What is Cervical Facet Sprain?
Your facet joints are found at all levels of your spine. They assist with some movement but they also play a large role in restricting your neck range of motion.
This is to help prevent structures in your neck becoming overstretched and reducing the chance of injury.
A sprain occurs when the ligaments around the joint and the capsule within it become irritated and inflamed.
This is generally a short-term injury but can be quite debilitating. Initially most movements of the neck will aggravate it and the pain may be severe.
How Does This Occur?
There are many different factors that can predispose a facet sprain; some may be the result of longer term postural or repetitive strain or they may be the result of acute trauma:
- spending long periods of time in a slumped posture
- sleeping in an awkward position
- poor desk/work station ergonomics
- head/neck trauma or whiplash injury
- other back or shoulder injury which may increase stress on the neck over time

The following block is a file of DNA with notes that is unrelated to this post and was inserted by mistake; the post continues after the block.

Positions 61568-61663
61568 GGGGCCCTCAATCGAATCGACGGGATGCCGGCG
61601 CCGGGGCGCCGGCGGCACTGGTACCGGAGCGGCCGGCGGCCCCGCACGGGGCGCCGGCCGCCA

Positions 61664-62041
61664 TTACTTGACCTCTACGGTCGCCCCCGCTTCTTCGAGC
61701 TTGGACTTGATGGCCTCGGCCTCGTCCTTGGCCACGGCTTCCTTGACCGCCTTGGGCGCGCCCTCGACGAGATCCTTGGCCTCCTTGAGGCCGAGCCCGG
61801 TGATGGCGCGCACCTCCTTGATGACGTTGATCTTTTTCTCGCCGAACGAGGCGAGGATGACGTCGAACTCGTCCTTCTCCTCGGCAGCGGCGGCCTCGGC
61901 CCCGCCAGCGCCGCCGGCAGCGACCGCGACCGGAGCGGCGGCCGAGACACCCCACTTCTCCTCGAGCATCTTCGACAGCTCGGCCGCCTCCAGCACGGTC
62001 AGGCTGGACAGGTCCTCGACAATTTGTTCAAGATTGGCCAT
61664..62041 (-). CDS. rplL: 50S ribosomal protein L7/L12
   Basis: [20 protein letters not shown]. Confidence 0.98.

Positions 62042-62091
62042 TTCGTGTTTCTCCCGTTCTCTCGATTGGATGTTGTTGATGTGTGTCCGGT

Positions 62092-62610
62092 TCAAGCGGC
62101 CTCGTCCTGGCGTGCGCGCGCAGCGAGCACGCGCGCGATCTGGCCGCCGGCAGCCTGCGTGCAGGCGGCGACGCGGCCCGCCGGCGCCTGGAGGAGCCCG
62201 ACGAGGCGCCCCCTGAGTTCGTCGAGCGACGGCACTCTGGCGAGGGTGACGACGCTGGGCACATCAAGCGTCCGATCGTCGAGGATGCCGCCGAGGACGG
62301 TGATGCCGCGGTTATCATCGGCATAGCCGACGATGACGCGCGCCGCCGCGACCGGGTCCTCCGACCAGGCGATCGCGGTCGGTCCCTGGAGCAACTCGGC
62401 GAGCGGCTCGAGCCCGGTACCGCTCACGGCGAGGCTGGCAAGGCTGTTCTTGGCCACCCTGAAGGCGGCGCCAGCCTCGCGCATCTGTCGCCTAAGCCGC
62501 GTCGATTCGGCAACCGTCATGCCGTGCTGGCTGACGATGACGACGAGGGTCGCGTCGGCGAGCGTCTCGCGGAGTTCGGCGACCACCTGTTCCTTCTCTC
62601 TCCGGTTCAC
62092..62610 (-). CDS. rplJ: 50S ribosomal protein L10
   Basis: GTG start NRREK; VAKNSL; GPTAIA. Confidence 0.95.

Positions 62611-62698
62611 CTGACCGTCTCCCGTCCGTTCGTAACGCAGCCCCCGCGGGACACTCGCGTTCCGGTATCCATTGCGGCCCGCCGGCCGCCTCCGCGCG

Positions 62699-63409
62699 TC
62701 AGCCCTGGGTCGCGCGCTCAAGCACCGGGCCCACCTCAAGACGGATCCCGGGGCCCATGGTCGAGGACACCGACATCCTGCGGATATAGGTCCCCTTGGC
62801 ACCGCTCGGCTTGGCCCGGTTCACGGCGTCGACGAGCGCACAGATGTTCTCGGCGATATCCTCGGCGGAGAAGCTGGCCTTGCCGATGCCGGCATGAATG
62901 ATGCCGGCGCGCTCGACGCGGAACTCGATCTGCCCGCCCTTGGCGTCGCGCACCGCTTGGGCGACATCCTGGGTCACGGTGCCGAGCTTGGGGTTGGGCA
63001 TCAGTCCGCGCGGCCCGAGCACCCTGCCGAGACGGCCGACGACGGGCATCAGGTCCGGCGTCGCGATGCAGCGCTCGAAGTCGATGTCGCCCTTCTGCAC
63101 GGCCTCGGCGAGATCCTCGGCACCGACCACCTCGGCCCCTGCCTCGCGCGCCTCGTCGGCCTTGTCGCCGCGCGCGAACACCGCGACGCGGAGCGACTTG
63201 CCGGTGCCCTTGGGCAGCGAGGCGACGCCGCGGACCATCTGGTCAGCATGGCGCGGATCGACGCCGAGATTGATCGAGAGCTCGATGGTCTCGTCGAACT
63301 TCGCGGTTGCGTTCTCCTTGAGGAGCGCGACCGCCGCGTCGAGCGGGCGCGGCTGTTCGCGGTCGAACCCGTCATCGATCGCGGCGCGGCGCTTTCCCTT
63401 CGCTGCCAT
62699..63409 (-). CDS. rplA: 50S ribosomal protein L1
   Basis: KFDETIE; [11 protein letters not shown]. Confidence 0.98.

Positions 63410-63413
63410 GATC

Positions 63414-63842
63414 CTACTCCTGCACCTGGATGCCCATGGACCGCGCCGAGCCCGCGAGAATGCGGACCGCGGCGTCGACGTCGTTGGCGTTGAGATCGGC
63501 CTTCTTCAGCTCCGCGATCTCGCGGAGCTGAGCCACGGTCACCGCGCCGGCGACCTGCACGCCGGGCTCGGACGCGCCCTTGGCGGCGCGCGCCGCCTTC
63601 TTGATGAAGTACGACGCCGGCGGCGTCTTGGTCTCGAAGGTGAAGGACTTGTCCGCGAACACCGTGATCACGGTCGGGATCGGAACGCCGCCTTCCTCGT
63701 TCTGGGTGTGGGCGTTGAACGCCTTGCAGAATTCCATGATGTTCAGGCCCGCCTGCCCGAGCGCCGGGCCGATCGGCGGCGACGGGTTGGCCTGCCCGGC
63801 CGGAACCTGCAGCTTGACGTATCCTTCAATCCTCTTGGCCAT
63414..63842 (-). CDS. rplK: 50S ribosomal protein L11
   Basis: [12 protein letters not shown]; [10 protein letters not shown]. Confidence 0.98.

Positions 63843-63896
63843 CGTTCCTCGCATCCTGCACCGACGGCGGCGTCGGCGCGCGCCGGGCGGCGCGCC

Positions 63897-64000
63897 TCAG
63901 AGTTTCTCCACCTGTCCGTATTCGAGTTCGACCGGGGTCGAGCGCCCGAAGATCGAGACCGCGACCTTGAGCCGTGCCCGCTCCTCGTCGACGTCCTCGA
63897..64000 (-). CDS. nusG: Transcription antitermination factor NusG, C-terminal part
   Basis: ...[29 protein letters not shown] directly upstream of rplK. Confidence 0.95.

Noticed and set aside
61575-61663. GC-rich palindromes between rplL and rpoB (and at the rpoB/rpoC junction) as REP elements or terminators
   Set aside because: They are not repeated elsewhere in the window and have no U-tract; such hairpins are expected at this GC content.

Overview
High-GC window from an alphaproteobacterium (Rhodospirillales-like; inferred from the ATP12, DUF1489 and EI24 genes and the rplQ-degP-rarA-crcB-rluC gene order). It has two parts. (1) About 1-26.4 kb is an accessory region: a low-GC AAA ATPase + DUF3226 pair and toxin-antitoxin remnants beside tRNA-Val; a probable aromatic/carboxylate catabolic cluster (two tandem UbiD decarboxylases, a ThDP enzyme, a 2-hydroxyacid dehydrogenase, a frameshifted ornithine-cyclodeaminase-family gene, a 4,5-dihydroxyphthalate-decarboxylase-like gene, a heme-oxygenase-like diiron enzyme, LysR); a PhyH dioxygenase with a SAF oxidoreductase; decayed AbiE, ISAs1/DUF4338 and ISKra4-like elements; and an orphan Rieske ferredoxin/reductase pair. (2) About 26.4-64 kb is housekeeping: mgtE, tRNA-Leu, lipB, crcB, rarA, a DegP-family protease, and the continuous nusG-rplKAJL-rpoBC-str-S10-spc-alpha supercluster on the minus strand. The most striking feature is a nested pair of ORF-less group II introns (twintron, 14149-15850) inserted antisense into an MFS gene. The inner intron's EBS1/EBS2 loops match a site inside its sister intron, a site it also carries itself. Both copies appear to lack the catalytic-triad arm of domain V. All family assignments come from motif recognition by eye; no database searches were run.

- pregnancy and breast feeding
- significant weight gain
What are the Symptoms of Cervical Facet Sprain?
- Neck pain that is often described as sharp on movement but an ache otherwise
- Neck stiffness
- +/- Headache, particularly in the back of the head
- Tenderness when pressing on the neck
- Referred pain and spasming giving shoulder pain and upper back pain
How Is a Neck Sprain Managed?
After the diagnosis is made, a treatment plan will be discussed with you. In many cases a combination of manual therapy/Osteopathy and home exercises will help you return to normal function.
If the pain is severe and you are struggling to sleep, pain medications (analgesics and NSAIDs) may be useful as suggested by your General Practitioner.
Manual Therapy may involve:
- stretching of the muscles
- mobilisation or High Velocity Low Amplitude (HVLA) techniques to the joint
Some of the more common home exercises for this type of injury include:
- stretching of the neck and shoulder muscles
- exercises to strengthen the muscles in the front of your neck
- self mobilisation exercises for your neck and back
***every individual case is managed differently so you may require a different form of management***
How Is It Diagnosed?
This is usually diagnosed based on the history (e.g. location, onset and type of pain) along with physical examination. Imaging is not usually required for a neck facet sprain.